The visual sample of the director’s previous work is very important, but the DFP does consider filmmakers at any stage of their career, having given grants to both first-time directors and established filmmakers such as Frederick Wiseman. In fact, Cardellino emphasized, “Don’t be afraid to say that this will be your first feature-length documentary; people like to identify new talent. We are constantly on the lookout for new independent voices.”
Perhaps the biggest mistake applicants make is over-sharing the work sample. “Do not send in a long assembly,” Cardellino recommended.
Though highly competitive, being awarded a grant does not mean a guaranteed entry into the Sundance Film Festival. “Last year 40 grantees applied but only 12 of those got into the festival,” Cardellino said. “We respect the integrity of programming of the festival, which is separate from the film program.”
However, grantees are eligible for a number of artistic support opportunities and mentorship programs. Most coveted among these are invitations to the prestigious Sundance Creative Labs, which, for documentaries, include Edit and Story and Creative Producing (held at the Sundance Resort), as well as Music and Sound Design (held at Skywalker Sound). At the labs, filmmakers have direct access to a “documentary A-team,” comprised of producers, directors, editors and composers, to assist them in shaping and finishing their film.
Given the rather daunting statistics of one in 40 hopefuls obtaining a grant, the DFP does encourage repeat applicants. “We strongly recommend that you apply again,” Cardellino advises. “We do tell filmmakers to explore their idea further and to keep us in mind in the future. The average documentary takes three to five years of your life to make. Don’t think of it as a capital investment but as an artistic investment. The reality is that when it comes to any documentary success story, it is not just supported by the Sundance Documentary Program alone. Filmmakers are getting used to the practice of cobbling together grants. It’s a very trying process, but don’t give up. ”
After lunch, distribution guru Peter Broderick, president of Paradigm Consulting, gave an enlightening speech entitled “Empowered by Your Audience.” The lessons imparted were backed with concrete examples of successful strategies employed by a variety of films.
“Start thinking about your audience the next time you think about your next film” he urged the attendees. “Create great content. Have a great online presence. Have a huge Facebook presence.”
That said, Broderick stressed that you “need names and email addresses, not just ‘likes’ on Facebook. Start building an audience early, using your mailing list and your team’s mailing list. Keep those people engaged with weekly newsletters.”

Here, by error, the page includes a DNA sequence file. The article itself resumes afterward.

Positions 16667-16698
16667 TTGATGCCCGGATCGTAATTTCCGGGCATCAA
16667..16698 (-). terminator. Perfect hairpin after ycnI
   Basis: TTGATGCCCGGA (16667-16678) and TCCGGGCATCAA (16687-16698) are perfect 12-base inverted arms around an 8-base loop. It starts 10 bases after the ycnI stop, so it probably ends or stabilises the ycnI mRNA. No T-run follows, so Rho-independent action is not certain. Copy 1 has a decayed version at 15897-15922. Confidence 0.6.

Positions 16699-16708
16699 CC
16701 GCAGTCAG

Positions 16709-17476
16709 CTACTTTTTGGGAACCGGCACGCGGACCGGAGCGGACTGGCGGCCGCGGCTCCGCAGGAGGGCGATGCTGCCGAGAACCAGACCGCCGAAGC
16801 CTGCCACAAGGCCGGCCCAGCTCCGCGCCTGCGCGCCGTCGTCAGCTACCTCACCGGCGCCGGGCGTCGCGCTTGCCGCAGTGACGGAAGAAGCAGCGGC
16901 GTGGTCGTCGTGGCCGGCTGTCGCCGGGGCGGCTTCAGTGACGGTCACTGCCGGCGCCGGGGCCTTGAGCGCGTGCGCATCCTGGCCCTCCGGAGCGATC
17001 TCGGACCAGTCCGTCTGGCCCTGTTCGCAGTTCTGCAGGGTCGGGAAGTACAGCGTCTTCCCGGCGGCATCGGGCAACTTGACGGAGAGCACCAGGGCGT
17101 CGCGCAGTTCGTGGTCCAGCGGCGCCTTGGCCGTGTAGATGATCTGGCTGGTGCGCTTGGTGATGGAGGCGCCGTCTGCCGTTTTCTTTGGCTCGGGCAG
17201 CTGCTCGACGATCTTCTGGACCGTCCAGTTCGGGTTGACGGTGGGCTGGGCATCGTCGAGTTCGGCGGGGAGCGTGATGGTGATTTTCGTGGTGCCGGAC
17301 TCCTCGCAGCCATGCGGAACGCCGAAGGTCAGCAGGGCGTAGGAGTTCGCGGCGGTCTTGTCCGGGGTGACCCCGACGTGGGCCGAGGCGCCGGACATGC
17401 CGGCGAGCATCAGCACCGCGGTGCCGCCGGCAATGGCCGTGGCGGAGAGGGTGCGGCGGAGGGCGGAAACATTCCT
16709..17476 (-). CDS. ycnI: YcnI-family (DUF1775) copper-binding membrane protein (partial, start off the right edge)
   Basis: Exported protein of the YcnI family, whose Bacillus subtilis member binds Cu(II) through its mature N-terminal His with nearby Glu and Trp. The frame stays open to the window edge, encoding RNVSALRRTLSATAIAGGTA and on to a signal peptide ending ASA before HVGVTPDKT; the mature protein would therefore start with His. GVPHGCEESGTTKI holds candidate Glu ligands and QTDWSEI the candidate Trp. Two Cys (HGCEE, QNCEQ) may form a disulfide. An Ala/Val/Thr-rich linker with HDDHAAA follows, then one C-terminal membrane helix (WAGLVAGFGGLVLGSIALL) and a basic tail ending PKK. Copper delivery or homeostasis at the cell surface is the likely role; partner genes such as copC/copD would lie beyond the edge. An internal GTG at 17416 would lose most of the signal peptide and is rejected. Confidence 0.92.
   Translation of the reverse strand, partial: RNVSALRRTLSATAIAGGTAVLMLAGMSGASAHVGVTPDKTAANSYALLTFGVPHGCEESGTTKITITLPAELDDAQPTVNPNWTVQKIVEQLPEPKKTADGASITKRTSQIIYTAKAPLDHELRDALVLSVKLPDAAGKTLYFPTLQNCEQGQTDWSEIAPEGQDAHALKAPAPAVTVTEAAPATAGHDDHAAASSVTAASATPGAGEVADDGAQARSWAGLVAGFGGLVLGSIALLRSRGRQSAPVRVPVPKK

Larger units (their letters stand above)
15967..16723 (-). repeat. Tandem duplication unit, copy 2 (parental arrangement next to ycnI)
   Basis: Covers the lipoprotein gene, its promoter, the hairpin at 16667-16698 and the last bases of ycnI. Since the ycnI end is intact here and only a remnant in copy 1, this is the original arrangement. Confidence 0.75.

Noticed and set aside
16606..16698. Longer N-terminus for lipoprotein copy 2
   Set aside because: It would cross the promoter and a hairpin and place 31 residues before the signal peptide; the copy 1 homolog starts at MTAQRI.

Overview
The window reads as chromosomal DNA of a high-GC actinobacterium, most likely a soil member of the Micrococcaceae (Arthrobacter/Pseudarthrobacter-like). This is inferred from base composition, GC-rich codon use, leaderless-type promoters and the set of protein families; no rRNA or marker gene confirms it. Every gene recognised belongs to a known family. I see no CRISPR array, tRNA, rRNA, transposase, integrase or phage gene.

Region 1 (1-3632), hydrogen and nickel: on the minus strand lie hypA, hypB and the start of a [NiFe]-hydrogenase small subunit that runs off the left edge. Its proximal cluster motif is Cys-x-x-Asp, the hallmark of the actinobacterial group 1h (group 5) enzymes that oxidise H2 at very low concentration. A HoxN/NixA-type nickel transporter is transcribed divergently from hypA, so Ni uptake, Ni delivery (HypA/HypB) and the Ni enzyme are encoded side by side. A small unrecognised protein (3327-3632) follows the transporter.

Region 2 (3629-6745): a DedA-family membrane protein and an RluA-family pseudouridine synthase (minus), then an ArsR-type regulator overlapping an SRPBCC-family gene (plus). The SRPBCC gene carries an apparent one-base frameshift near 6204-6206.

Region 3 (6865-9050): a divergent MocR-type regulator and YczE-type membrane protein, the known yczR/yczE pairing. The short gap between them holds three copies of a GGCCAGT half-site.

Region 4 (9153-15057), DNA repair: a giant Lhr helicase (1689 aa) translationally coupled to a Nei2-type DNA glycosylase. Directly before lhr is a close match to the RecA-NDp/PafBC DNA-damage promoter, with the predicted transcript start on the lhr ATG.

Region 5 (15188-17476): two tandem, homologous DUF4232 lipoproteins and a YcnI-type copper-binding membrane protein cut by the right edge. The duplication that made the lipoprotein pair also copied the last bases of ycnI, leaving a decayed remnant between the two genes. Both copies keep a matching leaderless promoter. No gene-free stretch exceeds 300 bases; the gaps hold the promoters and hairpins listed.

Even more important, “Make it personal when you are trying to build your audience.” Broderick continued. “People buy things from people. Don’t have everything on your website in third-person ‘press releasese.’ Write in the first person. Don’t have info@_____ for your contact email. People want to write to a name. What can you send people along the way that they actually want [such as stills or music], rather than just an update on your film?”
This audience can also be used purposefully for regular feedback on scenes, teasers, trailers, music and, ultimately, test screenings. The team behind Burn reached out to their audience during production, using their email list as a test-screening audience.
“I find most filmmakers don’t do enough test screenings, and I strongly recommend them,” Broderick added, citing that Lee Fulkerson, the director behind Forks Over Knives, did over 20 test screenings of his film.
“Do not underestimate the power of free,” Broderick added. “When Stacy Peralta wanted to build an audience for Bones Brigade, he offered free downloads of a previous film and within a few weeks he had 46,000 email addresses.” Similarly, the team behind Food Matters made their second film, Hungry for Change, available for free for 10 days. Over 570,000 people watched it for free and in those two weeks they sold $10 million in DVDs and recipe books. At present, the filmmakers’ mailing list exceeds 780,000.
Broderick also revealed that “the most important reason to do to crowd-funding is to build your audience for your film. Fundraising is secondary.”
Broderick also encouraged his audience to “Make a brand for yourself! The audience is not subject-specific.” Gary Hustwit (director of the design trilogy Helvetica, Objectified, Urbanized) made novel use of his fans: stranded in Amsterdam with maxed out credit cards, he relied on his extensive Twitter following to sell unique items, and in an hour earned enough to pay for a hotel room. The auteur approach was also used successfully by Stacy Peralta in building support for Bones Brigade, selling one-of-a-kind skate boards, surf boards and T shirts on his website. “It’s not just the quantity of your fans but the quality that counts,” Broderick maintained. “Try to cultivate ardent supporters.”
Broderick concluded by instilling a final piece of advice: “You need to think about your goals: maximizing revenue, maximizing your audience and increasing social impact.”
Clearly, for a documentary to be successful nowadays, you cannot just rely on making an engaging film, but also have to exploit social media to its fullest potential. And you need to devote yourself to constantly marketing your film, from pre-production until well after its completion.